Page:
01 Problem Context
At Texas A&M University, students are asked to fill out PICA (Personalized Instructor/Course Appraisal System) evaluations at end of each semester
to provide feedback to professors on their course and instruction quality. Administration uses this feedback to allocate resources, funding, and determine if the course will continue to be offered.
However, the feedback rate among students is so low professors often offer incentives to motivate students fill out the form.
We want to understand why feedback rate is so low and create a system that encourages students to provide feedback.
How can we help professors increase the quantity and quality of feedback from students on the courses they instruct?
Our primary customer and stakeholder in this project was Assistant Professor, Paul Taele. We asked him about the purpose of
receiving student feedback, issues he saw with current methods of collecting feedback, and what he would like to see in a new system.
A quick summary of his points include:
Customer Interview Video
- Only students with extreme views leave feedback (best vs worst class ever)
- Questions designed for adminstration, not students
- Students cannot access these reviews for reference later
Things we wanted to understand about students:
- What motivates students to leave reviews for professors?
- Knowing the benefits of leaving feedback, why don't students do it?
- Should students have access to professor reviews?
- Why do students look at reviews on external sites such as Rate My Professor?
After our customer interview, we looked into existing review sites and identified pros and cons for each.
- Feedback can be verified they are from students
- Administration acts upon feedback provided
- Students cannot reference reviews for future classes
- Questions are poorly designed for students
- Low feedback rate by students
|Rate My Professor
- Can vote on quality reviews vs poor reviews
- Uses "Top Tags" to summarize a professor's rating
- Questions tailored to students
- Reviews can be outdated or do not exist for a professor
- Cannot easily compare professors for courses
- Source of feedback cannot be verified
- Shows all courses taught by a professor
- Shows overall rating and GPA reported by students
- Uses visual aids like graphs to illustrate trends
- Not as many reviews/not widely adapted by TAMU
- Certain sections are locked from general access
04 Concept Development
Although our customers are professors, we decided that our primary users are students because they are the ones who need to provide feedback.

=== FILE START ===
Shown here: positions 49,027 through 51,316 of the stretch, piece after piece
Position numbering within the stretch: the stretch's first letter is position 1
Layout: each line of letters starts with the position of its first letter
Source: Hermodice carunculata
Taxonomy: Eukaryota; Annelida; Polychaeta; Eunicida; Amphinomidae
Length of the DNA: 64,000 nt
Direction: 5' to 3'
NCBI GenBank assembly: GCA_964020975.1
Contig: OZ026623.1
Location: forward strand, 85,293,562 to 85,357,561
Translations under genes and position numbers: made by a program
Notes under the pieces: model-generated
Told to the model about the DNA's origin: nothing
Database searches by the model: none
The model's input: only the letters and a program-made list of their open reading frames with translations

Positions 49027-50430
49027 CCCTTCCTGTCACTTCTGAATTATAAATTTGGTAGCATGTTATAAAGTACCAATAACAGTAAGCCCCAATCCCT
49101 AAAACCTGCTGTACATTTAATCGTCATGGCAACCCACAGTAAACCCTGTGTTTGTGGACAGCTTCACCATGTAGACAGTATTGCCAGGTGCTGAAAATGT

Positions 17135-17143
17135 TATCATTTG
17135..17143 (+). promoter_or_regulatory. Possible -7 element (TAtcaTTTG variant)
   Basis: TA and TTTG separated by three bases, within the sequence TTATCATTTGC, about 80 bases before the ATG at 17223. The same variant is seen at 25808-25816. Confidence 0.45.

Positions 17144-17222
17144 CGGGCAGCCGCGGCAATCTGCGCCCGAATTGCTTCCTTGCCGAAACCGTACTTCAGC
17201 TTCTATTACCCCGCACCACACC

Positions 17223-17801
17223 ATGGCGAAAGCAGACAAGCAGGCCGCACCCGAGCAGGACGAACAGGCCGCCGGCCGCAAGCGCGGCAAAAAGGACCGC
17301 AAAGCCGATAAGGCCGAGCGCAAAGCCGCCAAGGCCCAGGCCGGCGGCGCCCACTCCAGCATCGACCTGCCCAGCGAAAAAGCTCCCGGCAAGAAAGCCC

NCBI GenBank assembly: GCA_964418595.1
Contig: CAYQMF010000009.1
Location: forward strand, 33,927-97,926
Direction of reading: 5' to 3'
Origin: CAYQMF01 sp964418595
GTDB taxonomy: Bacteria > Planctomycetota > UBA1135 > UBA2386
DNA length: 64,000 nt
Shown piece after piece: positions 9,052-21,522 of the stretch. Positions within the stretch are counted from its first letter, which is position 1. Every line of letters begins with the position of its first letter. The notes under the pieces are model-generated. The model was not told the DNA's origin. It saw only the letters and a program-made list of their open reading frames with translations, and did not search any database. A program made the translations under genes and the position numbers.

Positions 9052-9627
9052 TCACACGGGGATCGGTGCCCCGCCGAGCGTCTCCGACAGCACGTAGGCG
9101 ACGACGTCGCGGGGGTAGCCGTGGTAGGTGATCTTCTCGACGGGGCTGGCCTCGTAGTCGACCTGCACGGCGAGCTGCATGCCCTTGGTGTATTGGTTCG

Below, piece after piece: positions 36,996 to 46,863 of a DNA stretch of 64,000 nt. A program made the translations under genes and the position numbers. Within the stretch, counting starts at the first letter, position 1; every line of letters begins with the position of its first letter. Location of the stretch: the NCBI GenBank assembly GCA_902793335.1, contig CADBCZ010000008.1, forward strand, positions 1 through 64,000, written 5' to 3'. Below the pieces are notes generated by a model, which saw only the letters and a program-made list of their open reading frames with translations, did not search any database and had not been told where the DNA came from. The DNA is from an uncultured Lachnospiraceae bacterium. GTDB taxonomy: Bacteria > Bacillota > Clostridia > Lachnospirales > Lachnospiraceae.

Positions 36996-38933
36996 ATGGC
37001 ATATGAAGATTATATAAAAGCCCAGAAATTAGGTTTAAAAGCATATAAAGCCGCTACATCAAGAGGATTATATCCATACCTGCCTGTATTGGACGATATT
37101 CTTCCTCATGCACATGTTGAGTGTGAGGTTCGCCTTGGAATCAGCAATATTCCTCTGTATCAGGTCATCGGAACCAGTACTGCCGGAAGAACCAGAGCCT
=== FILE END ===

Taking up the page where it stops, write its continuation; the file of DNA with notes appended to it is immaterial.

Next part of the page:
Therefore we compiled a series of user stories focused on the student.
- As a student, I should be able to search for reviews based on course so I can find reviews relevant to me.
- As a student, I should be able to search all the professors for a specific course so I can compare their ratings.
- As a student, I should be able to view professor evaluations from other students so I can get a better idea of how the professor teaches.
- As a student, I should be able to use my TAMU Google account so I ensure the reviews are left by students.
- As a student, I should only be able to view others' reviews after submitting a few of my own so I can sustain the review process.
- As a student, I should be able to submit a review for a professor for a specific class so other students can see my opinions.
- As a student, I should be able to see visualized data like graphs and word clouds to get a fast impression of the professor/course.
- As a student, I should be able to write anonymous reviews so that I can freely express my opinions without worrying about possible repercussions.
Review Quality Control
- As a student, I should be able to see total numbers of reviews counted for grade average so I can ensure that single outliers grade are not affecting results.
- As a user, I should be able to report a review as offensive/harmful/irrelevant so I can make sure all reviews are high-quality.
- As a user, I should be able to rate reviews so the users can moderate the reviews based on their quality and sincerity.
Series of sketches to illustrate different user stories
Site map to guide different pages we want to include in our designs and development
05 Product Features
One design decision that deviated from the high-fidelity prototypes developed was combining the search bars on the search page.
Initially, there were two search bars, one for professors and one for students for easier code implementation, but eventually overruled
that decision for a better user experience.
Initially, we wanted to implement a ranking system to help sort quality reviews, but modified the idea to an upvote/downvote system.
This system is more familiar behavior and quicker for users vote than to choose a number to create a rating.
Sustaining The Review Process
To sustain the review process, we chose to lock users out of certain sections until they left their own review. While this is not,
an all-encompassing solution, it would help motivate students to leave a review.
06 Testing & Validation
Final Customer Feedback
Our next steps would definitely be to test this prototype with students
It would have been nice to have time to conduct user studies with students to understand the problem better. I think we focused too much
on our customer and the implementation, although this project was completed for a software engineering course.